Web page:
United Way should be defined not by what we have done, but what we are doing and will do.
As a career United Way employee, I deeply value United Way’s history and successes. But COVID-19 is changing the way the world works. As a result, United Way must accelerate our ongoing transformation.
I’m proud of how the United Way network has responded to the pandemic. Working with partners old and new, in communities large and small, we’ve helped people find the resources they need in this incredibly difficult time.
To date, we’ve launched national and local recovery funds across more than 600 United Ways from North America and Europe to Asia, Africa and Latin America. We’ve received support from traditional partners like UPS and newer ones like Draft Kings. We’ve also unveiled innovative cause marketing campaigns with companies such as Cottonelle designed to rally people around community needs.
These successes are an outgrowth of our ongoing transformation. For several years, we’ve known that individuals, whether through their employers or on their own, want to be more involved in giving back to their communities. Simply donating is rarely enough. It’s also no secret that more people live their lives on digital platforms, and that organizations must meet individuals where they are to create greater impact and grow their audiences.
Amid this crisis, United Way is showing how far we’ve come – and the difference we can make when we innovate and expand our horizons.
On April 7th, United Way participated in Hope From Home, a 12-hour livestream event hosted primarily by a leading YouTube influencer with more than 25 million global followers. Facilitated by the online fundraising platform Tiltify, the event raised more than $1.8 million from donors in 133 countries.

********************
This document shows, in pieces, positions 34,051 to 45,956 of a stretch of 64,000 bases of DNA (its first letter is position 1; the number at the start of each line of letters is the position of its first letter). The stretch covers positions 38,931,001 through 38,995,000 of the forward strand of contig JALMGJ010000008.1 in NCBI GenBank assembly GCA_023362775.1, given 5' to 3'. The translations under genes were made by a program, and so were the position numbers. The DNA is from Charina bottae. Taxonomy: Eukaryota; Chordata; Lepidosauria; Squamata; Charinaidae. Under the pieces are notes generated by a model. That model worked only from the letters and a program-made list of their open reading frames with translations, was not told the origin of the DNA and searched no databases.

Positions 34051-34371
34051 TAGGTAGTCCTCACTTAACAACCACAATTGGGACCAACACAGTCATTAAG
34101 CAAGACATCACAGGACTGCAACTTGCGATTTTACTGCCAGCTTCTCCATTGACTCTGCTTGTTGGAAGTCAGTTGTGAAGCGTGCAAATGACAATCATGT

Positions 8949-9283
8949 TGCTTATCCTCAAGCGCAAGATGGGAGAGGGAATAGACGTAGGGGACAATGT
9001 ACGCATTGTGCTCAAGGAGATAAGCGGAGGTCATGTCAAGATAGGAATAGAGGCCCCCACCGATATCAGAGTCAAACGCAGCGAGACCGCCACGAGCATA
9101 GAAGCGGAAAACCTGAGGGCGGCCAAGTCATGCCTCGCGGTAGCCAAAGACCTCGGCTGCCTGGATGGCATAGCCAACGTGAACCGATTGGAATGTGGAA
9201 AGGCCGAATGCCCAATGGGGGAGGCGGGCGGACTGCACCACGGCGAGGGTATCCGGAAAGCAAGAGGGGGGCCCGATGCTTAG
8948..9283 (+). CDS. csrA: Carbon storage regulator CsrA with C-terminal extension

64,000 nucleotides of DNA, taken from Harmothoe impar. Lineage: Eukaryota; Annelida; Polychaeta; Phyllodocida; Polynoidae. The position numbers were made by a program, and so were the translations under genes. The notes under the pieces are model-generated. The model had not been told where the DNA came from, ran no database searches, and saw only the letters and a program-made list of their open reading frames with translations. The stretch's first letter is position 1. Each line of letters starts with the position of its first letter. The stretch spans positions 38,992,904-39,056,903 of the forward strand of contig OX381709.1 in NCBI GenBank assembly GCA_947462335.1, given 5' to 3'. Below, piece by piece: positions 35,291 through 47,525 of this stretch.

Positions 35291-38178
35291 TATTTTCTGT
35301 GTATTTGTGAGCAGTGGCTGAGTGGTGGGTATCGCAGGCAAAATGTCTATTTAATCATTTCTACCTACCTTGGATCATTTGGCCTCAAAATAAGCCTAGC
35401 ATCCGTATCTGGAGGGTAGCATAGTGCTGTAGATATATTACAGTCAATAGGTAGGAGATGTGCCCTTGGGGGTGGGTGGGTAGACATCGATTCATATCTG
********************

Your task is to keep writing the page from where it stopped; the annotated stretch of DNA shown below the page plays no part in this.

But that’s the tip of the iceberg. In recent weeks, we partnered with BET to support communities of color, made Salesforce.org Philanthropy Cloud free until the end of September to help more people get involved, and become a beneficiary of GoFundMe’s COVID-19 fund. And we’re receiving the proceeds from the auctioning of a last-of-its-kind Porsche 911.
Those are just a few examples at the national level. Locally, United Way of Greater Los Angeles co-hosted a virtual Te’LA’thon, while others are bringing story time to kids at home and working with the Public Education Foundation to 3D-print filtered face masks for health care workers.
Innovation at United Way is now taking another step forward. We’re launching COVID-19: Invisible Problems. We are all deeply saddened that the virus is causing tragic loss of life, lost jobs and severed connections. But COVID-19 is also creating numerous problems that could go unnoticed, such as the loss of a support group that helps people manage addictions. One challenge often leads to another.
As part of Invisible Problems, United Way’s Innovation Team is creating a new digital platform that will allow users to submit, prioritize and solve problems through crowdsourcing. It’s a new way for us to engage people in the issues they are facing in their communities and help solve them collectively using today’s tools. To that end, tell us what you’re hearing and seeing in your communities. Visit unitedway.ideascale.com and submit a problem that needs our attention.
Our work isn’t an outgrowth of this difficult moment. Rather, it’s an outgrowth of a specific strategy to emphasize innovation, unique partnerships and digital transformation across our network.
United Way – and the nonprofit sector more broadly – can’t turn back now. After the immediate COVID-19 crisis fades, individuals and communities will be far more digital. If we can continue to build new bridges between community need and resources, and engage leading companies and platforms in this process, we’ll be able to lead society’s response, recovery and rebuilding from COVID-19.
Only by innovating and transforming will United Way live up to our mission, our history and our responsibilities to communities. I’m confident that our current path will allow us to help create a new normal in our society where all individuals and communities have the resources and opportunities that they need to succeed.